Trafficked persons may be forced or coerced to work in a variety of settings, both hidden and in plain sight. Some examples include factories, “sweatshops,” fields, brothels, “massage” parlors, online escort services, on street corners, as child soldiers, or in private homes. The most common industries associated with the trafficking in persons include agriculture, construction, garment and textile manufacturing, catering and restaurants, domestic work, entertainment, and the sex industry.

While human trafficking spans all demographics, trafficked persons most often come from positions of vulnerability. Those most vulnerable to trafficking include: Prior to their trafficking situation, individuals may:

  • Come from a low socio-economic background.
  • Be homeless or have run away from home.
  • Be a political, cultural, or ethnic minority.
  • Be an immigrant (legal or illegal)
  • Have a history of sexual abuse, rape, or domestic violence
  • Be in a foster care system
  • Have been subject to natural disasters, conflict, or political turmoil

 

These vulnerabilities are the result of policies and practices that marginalize entire groups of people and make them particularly susceptible to exploitation. Traffickers use these vulnerabilities to their advantage and use a number of tactics to establish control over victims.  One tactic is to threaten to have them deported.  Other methods include the use of violence, isolation, threats, deception, manipulation, debt bondage, prospects of an education, and romance. Traffickers may operate alone with one or many victims or may be a part of an extensive criminal network. Examples of trafficking rings include: gang members, family members, pimps, business owners, or smugglers.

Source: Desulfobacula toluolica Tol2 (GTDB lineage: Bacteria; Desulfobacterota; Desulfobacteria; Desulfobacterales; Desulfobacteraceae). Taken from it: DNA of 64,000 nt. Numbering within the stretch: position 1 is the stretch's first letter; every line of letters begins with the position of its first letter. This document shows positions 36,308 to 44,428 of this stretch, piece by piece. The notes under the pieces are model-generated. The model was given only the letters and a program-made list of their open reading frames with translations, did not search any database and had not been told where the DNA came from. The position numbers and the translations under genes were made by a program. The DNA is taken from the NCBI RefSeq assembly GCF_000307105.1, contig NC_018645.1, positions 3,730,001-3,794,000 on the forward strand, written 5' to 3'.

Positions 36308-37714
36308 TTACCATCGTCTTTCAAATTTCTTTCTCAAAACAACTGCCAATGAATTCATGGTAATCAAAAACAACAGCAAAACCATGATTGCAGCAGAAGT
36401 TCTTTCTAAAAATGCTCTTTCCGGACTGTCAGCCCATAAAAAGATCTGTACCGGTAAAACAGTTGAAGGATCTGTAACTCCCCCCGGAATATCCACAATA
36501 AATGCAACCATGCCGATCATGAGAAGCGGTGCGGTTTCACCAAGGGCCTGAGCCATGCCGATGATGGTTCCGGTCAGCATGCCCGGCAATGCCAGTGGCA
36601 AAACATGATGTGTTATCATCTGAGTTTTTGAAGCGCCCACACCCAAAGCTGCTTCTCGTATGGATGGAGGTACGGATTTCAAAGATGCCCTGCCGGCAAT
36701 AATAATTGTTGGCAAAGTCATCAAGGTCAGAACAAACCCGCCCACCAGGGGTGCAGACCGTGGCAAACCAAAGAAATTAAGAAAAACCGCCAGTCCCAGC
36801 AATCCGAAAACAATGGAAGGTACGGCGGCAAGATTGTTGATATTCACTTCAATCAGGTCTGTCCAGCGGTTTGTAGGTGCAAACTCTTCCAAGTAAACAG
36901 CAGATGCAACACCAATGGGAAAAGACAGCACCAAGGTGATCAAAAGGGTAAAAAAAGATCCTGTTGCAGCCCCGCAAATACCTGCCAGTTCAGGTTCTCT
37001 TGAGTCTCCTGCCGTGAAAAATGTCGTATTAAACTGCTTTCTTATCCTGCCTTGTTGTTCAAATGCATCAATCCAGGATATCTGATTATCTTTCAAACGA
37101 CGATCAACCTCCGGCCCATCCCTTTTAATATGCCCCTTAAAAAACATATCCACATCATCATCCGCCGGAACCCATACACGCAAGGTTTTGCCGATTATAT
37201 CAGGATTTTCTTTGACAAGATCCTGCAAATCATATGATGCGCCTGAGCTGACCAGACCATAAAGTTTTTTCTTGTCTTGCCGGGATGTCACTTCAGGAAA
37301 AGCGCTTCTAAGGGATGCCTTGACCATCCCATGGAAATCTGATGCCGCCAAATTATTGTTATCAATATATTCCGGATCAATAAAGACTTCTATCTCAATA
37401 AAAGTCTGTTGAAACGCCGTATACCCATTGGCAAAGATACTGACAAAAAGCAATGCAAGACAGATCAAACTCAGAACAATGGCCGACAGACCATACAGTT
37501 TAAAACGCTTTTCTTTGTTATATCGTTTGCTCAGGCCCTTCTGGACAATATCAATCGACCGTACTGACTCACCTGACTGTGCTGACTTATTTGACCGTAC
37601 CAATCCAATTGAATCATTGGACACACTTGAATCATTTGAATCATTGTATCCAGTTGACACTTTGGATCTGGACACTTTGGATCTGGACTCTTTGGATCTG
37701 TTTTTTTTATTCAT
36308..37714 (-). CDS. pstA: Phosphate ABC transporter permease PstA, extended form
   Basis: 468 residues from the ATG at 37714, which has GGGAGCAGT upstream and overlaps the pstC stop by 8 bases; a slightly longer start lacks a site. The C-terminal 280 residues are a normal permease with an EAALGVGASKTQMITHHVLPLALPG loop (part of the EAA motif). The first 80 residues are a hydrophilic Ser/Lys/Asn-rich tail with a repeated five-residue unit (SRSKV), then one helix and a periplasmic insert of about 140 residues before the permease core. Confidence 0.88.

What you can do

Remember this is a multi-billion-dollar industry. If you do anything that can disrupt someone money, it could cost you your life. Do not at any time attempt to confront a suspected trafficker directly or alert a victim to your suspicions. Your safety as well as the victim’s safety is paramount.  Instead, please contact local law enforcement directly or call the tip lines indicated on this page:

  • Call 1-866-DHS-2-ICE (1-866-347-2423)to report suspicious criminal activity to the U.S. Immigration and Customs Enforcement (ICE) Homeland Security Investigations (HSI) Tip Line 24 hours a day, 7 days a week, every day of the year. The Tip Line is accessible outside the United States by calling 802-872-6199.
  • Submit a tip at ice.gov/tips.  Highly trained specialists take reports from both the public and law enforcement agencies on more than 400 laws enforced by ICE HSI, including those related to human trafficking.
  • To get help from the National Human Trafficking Hotline (NHTH), call 1-888-373-7888 or text HELP or INFO to BeFree (233733). The NHTH can help connect victims with service providers in the area and provides training, technical assistance, and other resources. The NHTH is a national, toll-free hotline available to answer calls from anywhere in the country, 24 hours a day, 7 days a week, every day of the year. The NHTH is not a law enforcement or immigration authority and is operated by a nongovernmental organization funded by the Federal government.